With our position paper and Wiki, we invite the global community to work with us to envision our current situation as an opportunity for an evolutionary leap, and document what lies beyond it.
This is a pre-release excerpt from the first chapter of
Designing Regenerative Cultures, by Daniel Christian Wahl, PhD
Publication Date: May 2nd, 2016 | Publisher: Triarchy Press, UK
Regenerative Cultures create win-win-win solutions by asking deeper questions
On an over-populated planet facing the threat of run-away climate change and the depletion of many non-renewable resources we currently depend upon, we are increasingly becoming aware of our interdependence. For our species to not just survive, but to thrive, we depend on each other and on the planetary life-support system.
Via Future of Fish and Green Wave
Each year, World Water Day highlights a specific aspect of freshwater. Under the theme ‘Water and Jobs’, the year 2016 provides an important opportunity to consolidate and build upon the previous World Water Days to highlight the two-way relationship between water and the decent work agenda in the quest for sustainable development.
Bren Smith is a former fisherman turned sustainable shellfish and seaweed farmer and entrepreneur. His company, Thimble Island Oyster Co., operates one of the first sustainable 3D ocean farms in the country.
Interview and multiple videos
By Bahadur Hāweatea Brysonon, via Elephant Journal
“When I started learning te reo Māori (the Maori language) I found my way home. The language is a treasure where even one ordinary word can provide immense understanding and wisdom. After all, the extraordinary hides in the ordinary. One word has me re-evaluating who I am.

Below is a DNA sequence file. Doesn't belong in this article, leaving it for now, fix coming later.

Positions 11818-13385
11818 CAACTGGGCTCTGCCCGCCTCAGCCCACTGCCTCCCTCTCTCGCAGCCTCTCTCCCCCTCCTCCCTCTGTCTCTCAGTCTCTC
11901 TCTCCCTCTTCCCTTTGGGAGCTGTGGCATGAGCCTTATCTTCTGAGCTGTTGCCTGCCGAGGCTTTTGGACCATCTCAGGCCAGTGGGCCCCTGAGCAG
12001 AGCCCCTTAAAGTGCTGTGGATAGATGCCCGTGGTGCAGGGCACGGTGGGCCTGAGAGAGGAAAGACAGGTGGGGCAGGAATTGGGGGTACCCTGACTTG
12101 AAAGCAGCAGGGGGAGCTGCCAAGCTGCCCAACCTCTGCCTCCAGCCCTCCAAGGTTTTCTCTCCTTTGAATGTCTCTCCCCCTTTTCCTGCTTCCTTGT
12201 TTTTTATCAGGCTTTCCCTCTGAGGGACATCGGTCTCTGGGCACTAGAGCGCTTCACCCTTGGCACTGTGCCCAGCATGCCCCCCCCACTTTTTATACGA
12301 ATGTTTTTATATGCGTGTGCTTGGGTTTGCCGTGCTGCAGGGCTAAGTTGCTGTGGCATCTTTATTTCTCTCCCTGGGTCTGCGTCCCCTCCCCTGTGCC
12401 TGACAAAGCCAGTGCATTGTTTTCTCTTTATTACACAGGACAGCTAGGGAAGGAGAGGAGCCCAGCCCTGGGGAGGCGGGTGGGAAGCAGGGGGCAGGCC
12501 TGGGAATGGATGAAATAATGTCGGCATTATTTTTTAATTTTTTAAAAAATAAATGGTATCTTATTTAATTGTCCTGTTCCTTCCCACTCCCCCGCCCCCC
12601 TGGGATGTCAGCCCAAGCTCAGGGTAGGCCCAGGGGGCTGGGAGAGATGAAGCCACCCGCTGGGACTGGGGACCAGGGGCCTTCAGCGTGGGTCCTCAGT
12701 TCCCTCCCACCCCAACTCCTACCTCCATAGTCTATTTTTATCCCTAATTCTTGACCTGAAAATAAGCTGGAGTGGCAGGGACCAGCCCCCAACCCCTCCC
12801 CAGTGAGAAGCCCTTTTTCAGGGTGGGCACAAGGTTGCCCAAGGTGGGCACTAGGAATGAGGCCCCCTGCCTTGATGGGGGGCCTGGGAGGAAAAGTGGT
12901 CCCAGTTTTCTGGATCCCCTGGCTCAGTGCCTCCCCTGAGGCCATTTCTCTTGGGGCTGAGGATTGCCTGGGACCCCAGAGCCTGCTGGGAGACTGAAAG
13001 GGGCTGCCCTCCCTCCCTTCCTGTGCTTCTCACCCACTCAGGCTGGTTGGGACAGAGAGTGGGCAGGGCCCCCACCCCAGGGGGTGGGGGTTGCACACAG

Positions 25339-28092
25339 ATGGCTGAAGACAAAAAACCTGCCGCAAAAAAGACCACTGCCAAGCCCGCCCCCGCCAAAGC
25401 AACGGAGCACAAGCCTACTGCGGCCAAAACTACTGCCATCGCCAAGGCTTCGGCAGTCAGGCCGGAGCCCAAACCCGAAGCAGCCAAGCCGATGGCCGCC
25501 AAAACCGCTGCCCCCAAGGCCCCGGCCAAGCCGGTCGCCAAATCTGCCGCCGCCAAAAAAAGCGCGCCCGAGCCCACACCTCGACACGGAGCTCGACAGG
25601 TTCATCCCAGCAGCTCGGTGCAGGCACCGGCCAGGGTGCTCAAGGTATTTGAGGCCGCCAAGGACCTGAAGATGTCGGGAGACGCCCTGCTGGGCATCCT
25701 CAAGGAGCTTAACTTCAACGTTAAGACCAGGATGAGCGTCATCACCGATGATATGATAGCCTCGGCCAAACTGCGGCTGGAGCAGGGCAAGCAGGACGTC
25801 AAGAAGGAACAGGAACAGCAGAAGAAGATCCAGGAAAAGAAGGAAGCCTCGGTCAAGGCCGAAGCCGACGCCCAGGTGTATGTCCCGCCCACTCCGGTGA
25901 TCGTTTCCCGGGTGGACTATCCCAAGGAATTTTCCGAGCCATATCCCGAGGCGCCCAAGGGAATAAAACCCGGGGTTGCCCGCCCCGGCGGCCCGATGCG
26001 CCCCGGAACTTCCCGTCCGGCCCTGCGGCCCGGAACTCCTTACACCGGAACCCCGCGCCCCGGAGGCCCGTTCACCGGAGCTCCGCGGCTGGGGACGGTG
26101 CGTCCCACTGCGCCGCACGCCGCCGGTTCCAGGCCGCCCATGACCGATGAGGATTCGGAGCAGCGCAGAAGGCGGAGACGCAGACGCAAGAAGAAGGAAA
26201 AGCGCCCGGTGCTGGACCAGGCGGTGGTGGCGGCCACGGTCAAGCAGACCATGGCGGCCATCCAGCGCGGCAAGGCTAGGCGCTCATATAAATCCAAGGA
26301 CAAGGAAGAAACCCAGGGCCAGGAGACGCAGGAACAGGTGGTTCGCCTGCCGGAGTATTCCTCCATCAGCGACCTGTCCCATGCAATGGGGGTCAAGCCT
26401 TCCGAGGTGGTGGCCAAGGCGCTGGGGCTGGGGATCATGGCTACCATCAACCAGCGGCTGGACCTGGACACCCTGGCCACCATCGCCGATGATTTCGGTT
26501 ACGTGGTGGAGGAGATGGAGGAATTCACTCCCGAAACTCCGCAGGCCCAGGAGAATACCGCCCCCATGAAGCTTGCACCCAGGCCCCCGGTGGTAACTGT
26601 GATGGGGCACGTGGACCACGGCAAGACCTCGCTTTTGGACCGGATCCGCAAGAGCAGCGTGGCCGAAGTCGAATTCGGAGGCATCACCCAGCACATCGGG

With just 13 letters in the alphabet (8 consonants and 5 vowels), all words are deeply connected to each other. Vowels are seed sounds, across lands and cultures worldwide.
Makuini Ruth Tai, who teaches on the vibration of te reo Māori explains it as the language of nature, where REO (language) stands for Rich Earth Oratory. Six years ago she opened me up to seeing reo in this way, by explaining the first two words below. The other words are some I’ve sat with, outside in the fresh air, and tried to get to know. I share what they teach me, and it’s in no way conclusive.”
The River Phoenix Center for Peacebuilding is offering a Community Peacebuilder Immersion Training Program. This two-week residential experience will provide the knowledge, skills, and support for inspiring and operationalizing peacebuilding practices in personal life and work, potentially creating a center for peacebuilding within the Participant’s community.
Kosmos Board Member, Dot Maver, will be facilitating along with other partners from the River Phoenix Center.